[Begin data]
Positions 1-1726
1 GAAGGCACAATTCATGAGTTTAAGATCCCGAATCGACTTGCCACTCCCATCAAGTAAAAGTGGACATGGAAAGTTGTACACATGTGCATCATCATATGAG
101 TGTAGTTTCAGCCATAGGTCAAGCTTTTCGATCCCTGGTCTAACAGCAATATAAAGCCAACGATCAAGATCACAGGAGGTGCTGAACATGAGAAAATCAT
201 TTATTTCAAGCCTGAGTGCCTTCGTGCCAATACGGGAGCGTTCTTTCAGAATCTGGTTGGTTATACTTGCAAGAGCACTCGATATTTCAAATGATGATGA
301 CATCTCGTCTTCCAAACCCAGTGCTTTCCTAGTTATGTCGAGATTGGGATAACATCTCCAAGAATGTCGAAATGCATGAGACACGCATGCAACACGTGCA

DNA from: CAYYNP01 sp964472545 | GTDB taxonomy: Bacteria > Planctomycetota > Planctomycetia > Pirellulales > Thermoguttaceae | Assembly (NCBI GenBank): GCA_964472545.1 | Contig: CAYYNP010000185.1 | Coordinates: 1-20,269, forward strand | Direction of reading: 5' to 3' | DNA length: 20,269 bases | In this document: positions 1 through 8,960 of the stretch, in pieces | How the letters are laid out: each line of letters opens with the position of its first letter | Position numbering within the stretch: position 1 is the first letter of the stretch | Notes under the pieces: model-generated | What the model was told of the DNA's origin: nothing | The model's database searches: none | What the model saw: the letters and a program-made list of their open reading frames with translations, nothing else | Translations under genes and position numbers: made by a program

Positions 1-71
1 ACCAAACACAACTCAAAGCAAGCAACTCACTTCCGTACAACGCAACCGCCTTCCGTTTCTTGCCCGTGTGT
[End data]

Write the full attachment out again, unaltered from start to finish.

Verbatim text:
Positions 1-1726
1 GAAGGCACAATTCATGAGTTTAAGATCCCGAATCGACTTGCCACTCCCATCAAGTAAAAGTGGACATGGAAAGTTGTACACATGTGCATCATCATATGAG
101 TGTAGTTTCAGCCATAGGTCAAGCTTTTCGATCCCTGGTCTAACAGCAATATAAAGCCAACGATCAAGATCACAGGAGGTGCTGAACATGAGAAAATCAT
201 TTATTTCAAGCCTGAGTGCCTTCGTGCCAATACGGGAGCGTTCTTTCAGAATCTGGTTGGTTATACTTGCAAGAGCACTCGATATTTCAAATGATGATGA
301 CATCTCGTCTTCCAAACCCAGTGCTTTCCTAGTTATGTCGAGATTGGGATAACATCTCCAAGAATGTCGAAATGCATGAGACACGCATGCAACACGTGCA

DNA from: CAYYNP01 sp964472545 | GTDB taxonomy: Bacteria > Planctomycetota > Planctomycetia > Pirellulales > Thermoguttaceae | Assembly (NCBI GenBank): GCA_964472545.1 | Contig: CAYYNP010000185.1 | Coordinates: 1-20,269, forward strand | Direction of reading: 5' to 3' | DNA length: 20,269 bases | In this document: positions 1 through 8,960 of the stretch, in pieces | How the letters are laid out: each line of letters opens with the position of its first letter | Position numbering within the stretch: position 1 is the first letter of the stretch | Notes under the pieces: model-generated | What the model was told of the DNA's origin: nothing | The model's database searches: none | What the model saw: the letters and a program-made list of their open reading frames with translations, nothing else | Translations under genes and position numbers: made by a program

Positions 1-71
1 ACCAAACACAACTCAAAGCAAGCAACTCACTTCCGTACAACGCAACCGCCTTCCGTTTCTTGCCCGTGTGT